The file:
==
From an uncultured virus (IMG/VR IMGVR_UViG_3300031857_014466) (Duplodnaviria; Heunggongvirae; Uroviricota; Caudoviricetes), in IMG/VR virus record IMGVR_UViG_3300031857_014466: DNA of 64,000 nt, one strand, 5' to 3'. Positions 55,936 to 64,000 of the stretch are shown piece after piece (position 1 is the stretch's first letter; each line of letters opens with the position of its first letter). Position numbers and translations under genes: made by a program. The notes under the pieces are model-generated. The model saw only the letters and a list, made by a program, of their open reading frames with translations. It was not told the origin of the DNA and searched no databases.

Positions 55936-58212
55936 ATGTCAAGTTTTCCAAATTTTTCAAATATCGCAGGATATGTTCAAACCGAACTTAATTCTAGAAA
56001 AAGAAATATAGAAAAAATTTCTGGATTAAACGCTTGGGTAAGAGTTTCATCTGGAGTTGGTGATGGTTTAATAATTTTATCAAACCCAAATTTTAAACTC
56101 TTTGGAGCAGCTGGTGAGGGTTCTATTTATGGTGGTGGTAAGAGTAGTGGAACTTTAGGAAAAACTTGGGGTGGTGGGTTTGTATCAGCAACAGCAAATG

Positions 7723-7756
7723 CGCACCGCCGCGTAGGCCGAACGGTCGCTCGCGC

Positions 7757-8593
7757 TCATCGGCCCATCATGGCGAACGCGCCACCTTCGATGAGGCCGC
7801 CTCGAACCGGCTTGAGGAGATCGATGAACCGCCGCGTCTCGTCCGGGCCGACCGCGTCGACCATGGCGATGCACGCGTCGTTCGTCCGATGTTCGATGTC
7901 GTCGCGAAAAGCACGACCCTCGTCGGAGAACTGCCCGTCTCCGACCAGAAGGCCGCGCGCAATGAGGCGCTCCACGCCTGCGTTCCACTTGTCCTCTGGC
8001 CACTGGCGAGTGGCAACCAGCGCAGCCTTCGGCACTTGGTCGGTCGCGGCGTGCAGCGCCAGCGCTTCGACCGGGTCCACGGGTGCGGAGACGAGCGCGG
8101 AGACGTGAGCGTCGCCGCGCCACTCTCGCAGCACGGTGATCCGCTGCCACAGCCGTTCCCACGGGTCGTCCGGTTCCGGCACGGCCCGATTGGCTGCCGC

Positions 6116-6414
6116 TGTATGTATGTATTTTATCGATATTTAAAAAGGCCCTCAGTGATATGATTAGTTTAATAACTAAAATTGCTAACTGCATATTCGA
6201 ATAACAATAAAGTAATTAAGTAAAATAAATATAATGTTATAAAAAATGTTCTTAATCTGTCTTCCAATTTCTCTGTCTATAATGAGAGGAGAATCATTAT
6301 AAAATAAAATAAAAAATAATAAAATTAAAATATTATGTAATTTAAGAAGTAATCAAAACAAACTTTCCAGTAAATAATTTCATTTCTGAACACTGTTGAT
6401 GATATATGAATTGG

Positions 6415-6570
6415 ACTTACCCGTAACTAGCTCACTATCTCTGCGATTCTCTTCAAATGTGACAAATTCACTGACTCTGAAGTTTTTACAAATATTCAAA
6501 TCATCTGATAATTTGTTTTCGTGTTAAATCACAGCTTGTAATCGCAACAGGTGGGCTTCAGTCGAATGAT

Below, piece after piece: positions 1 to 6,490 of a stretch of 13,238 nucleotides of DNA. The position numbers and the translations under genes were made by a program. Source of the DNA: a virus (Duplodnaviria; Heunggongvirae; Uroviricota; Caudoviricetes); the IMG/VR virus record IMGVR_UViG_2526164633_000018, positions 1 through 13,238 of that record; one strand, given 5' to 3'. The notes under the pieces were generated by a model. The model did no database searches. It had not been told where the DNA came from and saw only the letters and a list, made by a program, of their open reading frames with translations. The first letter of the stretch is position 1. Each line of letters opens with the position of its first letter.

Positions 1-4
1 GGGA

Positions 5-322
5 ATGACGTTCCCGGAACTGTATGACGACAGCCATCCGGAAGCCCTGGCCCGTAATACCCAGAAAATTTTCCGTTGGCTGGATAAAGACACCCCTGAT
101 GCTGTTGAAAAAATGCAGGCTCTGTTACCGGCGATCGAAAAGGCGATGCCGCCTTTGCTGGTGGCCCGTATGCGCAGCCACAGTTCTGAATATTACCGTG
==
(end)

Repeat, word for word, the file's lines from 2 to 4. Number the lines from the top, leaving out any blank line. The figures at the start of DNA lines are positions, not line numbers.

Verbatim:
Positions 55936-58212
55936 ATGTCAAGTTTTCCAAATTTTTCAAATATCGCAGGATATGTTCAAACCGAACTTAATTCTAGAAA
56001 AAGAAATATAGAAAAAATTTCTGGATTAAACGCTTGGGTAAGAGTTTCATCTGGAGTTGGTGATGGTTTAATAATTTTATCAAACCCAAATTTTAAACTC